Backstreets and Alleys is an adventure in learning to see nature in everyday experiences. The ordinary is extraordinary. My back yard, an alley, city streets all contain the wonder of nature normally reserved for grand mountains or magnificent sunsets. We just need to learn to see.
This week, my little city, indeed the entire state, is experiencing the devastating magnitude of nature.
The smell of mud and dampness. Rotting vegetation and livestock mix with raw sewage. Poultry, cattle, and hog feed lots wash clean as the manure joins the stream. Unflushed toilets, unwashed bodies, damp clothing.
The taste of salty tears—brackish and boiled water.
Sounds of sirens, helicopters, and heavy equipment. Emergency broadcast notifications scream across television airwaves. Doors stick and refuse to open or close without a slam or bang. And after the roar of wind and waters, the quiet. Highways closed—traffic silenced. The railway tracks are washed away, so no mournful lullaby of passing trains in the night.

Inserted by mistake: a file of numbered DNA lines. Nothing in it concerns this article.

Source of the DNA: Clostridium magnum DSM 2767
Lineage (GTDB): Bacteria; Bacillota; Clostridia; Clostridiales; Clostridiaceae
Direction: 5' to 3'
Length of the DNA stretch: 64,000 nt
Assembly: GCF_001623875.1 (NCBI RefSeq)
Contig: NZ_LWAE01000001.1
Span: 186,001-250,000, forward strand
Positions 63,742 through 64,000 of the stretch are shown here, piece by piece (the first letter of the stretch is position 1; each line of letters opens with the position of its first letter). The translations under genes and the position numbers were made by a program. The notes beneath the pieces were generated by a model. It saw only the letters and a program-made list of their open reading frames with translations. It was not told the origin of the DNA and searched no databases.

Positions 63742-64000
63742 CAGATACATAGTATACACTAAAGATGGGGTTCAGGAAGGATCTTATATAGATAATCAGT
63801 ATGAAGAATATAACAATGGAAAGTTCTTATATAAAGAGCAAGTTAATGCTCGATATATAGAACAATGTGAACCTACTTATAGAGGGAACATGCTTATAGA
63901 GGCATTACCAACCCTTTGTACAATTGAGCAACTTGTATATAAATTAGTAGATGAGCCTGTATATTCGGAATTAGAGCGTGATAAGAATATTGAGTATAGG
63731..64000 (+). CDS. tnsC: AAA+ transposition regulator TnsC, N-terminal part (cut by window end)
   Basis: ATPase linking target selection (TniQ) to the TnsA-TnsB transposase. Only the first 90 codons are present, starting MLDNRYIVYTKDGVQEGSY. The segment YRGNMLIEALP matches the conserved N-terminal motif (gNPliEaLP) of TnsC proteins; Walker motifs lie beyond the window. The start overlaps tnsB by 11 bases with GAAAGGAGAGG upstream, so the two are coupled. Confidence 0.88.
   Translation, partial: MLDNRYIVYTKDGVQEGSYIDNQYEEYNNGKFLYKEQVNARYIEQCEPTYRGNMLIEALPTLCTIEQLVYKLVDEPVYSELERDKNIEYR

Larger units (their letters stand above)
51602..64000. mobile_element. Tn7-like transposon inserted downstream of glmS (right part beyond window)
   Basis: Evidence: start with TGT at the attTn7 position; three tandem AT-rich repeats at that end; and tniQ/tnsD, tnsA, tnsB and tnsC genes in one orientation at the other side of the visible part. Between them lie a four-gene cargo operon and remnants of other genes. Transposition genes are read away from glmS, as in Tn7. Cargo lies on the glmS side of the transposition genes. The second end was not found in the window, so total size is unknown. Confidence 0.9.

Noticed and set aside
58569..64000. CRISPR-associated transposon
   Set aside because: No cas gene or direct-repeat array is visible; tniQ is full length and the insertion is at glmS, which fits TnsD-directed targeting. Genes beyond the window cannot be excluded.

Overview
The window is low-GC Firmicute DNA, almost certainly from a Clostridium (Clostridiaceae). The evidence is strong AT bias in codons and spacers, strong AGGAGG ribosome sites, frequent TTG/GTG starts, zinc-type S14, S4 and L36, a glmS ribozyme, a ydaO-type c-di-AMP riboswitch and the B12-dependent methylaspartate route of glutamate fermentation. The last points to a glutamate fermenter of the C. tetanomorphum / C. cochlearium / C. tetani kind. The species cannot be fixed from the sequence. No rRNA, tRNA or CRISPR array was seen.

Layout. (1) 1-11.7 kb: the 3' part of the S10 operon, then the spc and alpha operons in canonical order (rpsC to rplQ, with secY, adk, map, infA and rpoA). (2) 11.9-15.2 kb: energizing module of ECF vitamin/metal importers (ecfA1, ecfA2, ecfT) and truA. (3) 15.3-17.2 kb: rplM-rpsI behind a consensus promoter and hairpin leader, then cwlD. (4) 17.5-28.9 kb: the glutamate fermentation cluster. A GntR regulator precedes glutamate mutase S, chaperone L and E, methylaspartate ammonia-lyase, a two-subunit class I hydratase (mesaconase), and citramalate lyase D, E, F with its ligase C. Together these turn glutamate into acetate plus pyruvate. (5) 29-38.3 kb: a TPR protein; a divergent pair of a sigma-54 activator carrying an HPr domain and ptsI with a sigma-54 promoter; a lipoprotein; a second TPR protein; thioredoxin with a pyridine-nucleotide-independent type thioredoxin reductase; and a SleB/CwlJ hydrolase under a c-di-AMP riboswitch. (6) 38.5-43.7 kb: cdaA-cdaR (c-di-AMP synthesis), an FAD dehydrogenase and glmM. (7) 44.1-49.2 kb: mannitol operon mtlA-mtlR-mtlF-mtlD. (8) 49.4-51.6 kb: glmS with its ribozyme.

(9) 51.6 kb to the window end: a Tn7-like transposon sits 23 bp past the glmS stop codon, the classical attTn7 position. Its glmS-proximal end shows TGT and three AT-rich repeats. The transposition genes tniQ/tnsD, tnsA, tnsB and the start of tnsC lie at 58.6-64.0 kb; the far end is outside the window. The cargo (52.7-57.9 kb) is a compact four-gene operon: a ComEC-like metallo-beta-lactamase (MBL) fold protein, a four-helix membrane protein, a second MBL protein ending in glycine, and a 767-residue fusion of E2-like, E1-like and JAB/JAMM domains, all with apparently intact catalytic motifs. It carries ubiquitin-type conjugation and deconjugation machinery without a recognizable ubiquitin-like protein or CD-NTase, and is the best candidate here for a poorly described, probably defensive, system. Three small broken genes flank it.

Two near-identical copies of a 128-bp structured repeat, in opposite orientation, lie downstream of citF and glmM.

Everywhere dampness–soggy newspapers, sticky surfaces.
The largest helicopter evacuation since hurricane Katrina. As of yesterday:
– 200 miles of affected area, including 17 counties
– 17,494 homes damaged, 1,502 destroyed
– 5 people confirmed dead, 1,253 reported missing
– 11,700 people evacuated
– 1,872 people staying in shelters